"We still consider ourselves a best kept secret," said general manager Jay Walkinshaw. "We have great golf and great tournaments, but we want to be as well visited as a golf destination like Pinehurst and Pebble Beach."
"We do have quite a collection of great courses open to the public," Director of Golf Thomas Moore added. "Some want to challenge themselves where the best have played on the South Course, others enjoy the length, beauty and challenge of the North Course while others enjoy the Fazio course.
"With caddies and carts available, we really have something for every golfer."
Among the most famous holes on the South Course is the 667-yard par 5 16th hole which Arnold Palmer nicknamed the Monster, who once made an eight here as did Lee Trevino. Others, like John Daly and Bubba Watson have tried to drive the green in two shots, but the monster has still stayed mainly unconquered.
Woods' most famous shot at Firestone came on the par 4 18th in 2000 when he came to the last hole in near total darkness after an extended rain delay. With a 10-shot lead over Hal Sutton, Woods took dead aim from 168 yards and knocked his ball to two feet of the cup. He was unable to see the result, but clearly heard the roar from the crowd.
Today, Moore will lead groups over to the 18th fairway near sunset to try their own shot in the dark. Then it's over to the lighted putting green, where there are drink holders on every hole.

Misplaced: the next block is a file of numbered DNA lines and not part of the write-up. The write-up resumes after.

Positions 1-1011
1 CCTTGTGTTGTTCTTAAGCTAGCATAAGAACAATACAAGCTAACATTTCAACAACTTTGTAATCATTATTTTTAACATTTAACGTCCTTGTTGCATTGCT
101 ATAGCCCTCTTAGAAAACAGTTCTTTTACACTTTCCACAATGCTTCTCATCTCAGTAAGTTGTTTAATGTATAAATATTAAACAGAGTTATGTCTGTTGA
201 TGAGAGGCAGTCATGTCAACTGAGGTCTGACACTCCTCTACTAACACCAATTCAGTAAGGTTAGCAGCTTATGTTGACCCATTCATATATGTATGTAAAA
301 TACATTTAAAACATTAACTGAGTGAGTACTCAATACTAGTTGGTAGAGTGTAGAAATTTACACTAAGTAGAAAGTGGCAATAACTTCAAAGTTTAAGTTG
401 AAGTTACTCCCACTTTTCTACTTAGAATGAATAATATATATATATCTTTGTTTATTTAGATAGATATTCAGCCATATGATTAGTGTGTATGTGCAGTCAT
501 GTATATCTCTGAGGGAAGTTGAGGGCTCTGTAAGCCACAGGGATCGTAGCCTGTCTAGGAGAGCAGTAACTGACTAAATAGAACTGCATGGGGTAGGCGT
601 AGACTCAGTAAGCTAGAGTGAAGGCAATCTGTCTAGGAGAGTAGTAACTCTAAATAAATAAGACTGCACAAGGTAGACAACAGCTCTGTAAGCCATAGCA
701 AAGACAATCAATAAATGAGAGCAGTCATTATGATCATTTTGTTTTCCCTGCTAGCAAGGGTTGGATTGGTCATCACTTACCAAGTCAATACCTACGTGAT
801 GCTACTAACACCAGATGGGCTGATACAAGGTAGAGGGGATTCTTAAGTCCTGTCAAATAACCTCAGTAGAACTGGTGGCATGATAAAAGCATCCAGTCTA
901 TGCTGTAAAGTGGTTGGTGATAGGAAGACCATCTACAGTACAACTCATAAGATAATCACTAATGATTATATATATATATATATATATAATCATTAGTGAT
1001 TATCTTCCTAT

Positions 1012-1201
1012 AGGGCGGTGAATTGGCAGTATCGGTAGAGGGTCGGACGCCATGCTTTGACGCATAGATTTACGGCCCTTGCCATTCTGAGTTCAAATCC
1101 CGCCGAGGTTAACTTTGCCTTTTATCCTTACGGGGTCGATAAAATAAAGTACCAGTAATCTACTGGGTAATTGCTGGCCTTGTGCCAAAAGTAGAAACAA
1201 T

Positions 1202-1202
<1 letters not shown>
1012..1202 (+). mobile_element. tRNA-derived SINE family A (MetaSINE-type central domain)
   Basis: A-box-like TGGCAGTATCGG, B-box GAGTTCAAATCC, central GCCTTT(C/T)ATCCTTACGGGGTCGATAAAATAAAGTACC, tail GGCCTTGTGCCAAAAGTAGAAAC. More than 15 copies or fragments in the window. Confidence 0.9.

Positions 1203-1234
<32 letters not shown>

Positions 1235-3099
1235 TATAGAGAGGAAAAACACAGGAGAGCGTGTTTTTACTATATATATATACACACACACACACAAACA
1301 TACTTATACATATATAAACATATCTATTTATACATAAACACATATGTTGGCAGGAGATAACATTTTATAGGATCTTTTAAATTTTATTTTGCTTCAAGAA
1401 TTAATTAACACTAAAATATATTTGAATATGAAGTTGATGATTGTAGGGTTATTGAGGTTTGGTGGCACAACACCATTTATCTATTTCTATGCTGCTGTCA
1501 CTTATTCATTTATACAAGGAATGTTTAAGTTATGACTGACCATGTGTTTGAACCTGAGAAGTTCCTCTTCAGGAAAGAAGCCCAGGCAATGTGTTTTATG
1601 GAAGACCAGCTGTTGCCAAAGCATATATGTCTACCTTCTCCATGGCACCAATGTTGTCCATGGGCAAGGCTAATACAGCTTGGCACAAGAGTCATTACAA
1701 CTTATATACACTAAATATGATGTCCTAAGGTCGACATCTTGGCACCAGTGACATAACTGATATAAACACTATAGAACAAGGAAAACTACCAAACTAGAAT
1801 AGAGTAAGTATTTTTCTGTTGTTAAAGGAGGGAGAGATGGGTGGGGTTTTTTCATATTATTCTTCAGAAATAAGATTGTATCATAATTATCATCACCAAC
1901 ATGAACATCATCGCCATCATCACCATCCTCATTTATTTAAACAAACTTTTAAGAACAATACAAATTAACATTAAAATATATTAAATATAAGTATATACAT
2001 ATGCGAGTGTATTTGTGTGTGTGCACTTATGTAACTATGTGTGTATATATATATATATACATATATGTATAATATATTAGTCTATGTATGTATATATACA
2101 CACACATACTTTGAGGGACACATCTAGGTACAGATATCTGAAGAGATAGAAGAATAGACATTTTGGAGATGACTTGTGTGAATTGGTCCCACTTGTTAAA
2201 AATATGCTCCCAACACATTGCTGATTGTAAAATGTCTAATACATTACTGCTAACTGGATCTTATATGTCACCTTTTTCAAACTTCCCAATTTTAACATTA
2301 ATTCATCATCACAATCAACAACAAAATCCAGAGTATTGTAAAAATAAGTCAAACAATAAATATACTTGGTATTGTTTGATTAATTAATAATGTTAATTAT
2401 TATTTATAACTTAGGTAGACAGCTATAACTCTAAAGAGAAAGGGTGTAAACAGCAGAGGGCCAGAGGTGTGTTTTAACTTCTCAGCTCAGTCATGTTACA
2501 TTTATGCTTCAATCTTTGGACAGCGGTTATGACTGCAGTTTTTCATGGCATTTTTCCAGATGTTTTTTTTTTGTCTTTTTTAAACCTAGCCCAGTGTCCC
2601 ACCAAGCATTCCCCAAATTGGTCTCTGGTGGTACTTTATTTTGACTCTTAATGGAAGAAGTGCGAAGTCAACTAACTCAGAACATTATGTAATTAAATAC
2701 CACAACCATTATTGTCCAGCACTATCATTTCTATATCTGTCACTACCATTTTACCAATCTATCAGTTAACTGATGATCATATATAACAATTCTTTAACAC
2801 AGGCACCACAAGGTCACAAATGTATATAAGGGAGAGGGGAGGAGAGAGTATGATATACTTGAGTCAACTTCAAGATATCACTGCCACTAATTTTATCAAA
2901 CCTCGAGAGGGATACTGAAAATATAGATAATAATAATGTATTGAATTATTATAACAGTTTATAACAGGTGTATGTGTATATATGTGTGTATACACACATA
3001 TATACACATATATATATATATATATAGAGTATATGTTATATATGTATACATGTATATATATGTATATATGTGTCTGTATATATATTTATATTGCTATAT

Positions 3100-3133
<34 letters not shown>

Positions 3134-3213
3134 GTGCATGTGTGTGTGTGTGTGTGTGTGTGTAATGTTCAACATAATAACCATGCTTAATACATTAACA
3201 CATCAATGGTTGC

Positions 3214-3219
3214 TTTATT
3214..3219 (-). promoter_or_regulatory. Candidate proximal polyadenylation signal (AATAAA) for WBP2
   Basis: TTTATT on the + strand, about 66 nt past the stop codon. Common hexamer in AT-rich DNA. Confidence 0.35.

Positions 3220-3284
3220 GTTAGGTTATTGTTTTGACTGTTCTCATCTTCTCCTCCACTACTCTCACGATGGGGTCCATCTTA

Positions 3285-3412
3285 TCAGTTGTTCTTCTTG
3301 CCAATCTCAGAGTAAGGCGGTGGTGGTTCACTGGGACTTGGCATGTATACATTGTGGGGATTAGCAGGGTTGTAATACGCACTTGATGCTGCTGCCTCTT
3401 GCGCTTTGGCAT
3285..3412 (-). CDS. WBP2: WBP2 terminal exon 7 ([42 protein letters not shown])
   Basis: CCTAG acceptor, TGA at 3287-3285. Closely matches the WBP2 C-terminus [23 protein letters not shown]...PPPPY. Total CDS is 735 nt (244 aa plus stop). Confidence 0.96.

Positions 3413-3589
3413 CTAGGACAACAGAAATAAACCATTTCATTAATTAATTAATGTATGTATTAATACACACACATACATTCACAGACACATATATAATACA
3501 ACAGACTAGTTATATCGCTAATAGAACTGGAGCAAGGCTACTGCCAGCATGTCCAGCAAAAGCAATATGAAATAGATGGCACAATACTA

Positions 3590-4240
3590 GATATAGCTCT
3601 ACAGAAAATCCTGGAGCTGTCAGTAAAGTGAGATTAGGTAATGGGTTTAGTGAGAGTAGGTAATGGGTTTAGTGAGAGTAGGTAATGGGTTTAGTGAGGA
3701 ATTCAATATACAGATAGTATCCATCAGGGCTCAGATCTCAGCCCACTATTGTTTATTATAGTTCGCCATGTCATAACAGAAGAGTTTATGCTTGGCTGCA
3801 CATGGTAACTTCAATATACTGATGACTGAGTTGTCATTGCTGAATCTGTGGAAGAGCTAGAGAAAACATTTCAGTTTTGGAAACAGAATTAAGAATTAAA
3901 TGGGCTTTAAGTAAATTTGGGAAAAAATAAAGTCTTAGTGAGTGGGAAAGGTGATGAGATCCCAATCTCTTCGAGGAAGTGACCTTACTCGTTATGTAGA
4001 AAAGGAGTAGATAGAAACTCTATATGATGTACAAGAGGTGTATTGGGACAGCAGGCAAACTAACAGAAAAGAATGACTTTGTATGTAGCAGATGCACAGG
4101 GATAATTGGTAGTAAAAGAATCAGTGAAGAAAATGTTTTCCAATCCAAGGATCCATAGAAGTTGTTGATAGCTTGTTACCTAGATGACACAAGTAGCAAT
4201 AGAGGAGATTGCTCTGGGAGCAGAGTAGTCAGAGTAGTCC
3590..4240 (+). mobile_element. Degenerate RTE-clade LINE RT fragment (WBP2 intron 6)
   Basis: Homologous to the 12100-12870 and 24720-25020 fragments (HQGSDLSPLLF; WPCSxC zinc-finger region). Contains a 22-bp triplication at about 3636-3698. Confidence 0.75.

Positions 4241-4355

The lodging at Firestone certainly carries on the history as well. There are three basic options. There are multi-story villas which line the fairways and back nine green of the North Course. There is also very cool clubhouse lodging upstairs in the large locker room.
Many of the rooms are dedicated to famous Firestone players. Palmer, Nicklaus, Nick Price and Gary Player and others, with a letter from each player on the wall of the room stating what Firestone has meant to them and their career.
While the lodging is hardly lavish, there is something very cool about staying in a Nicklaus room with a letter from the Golden Bear himself.
Of course, the clubhouse bar which doesn't close until midnight every night is a pretty good perk as well as is all the golf history which lines the walls.
"We have some groups who wouldn't even consider staying anywhere but the clubhouse, wouldn't think about it and then we have some who always stay in the villas," said Walkinshaw
There are approximately 45,000 rounds a year played here with 20,000 on the South as the headliner, 15,000 on the North and 10,000 on the Fazio.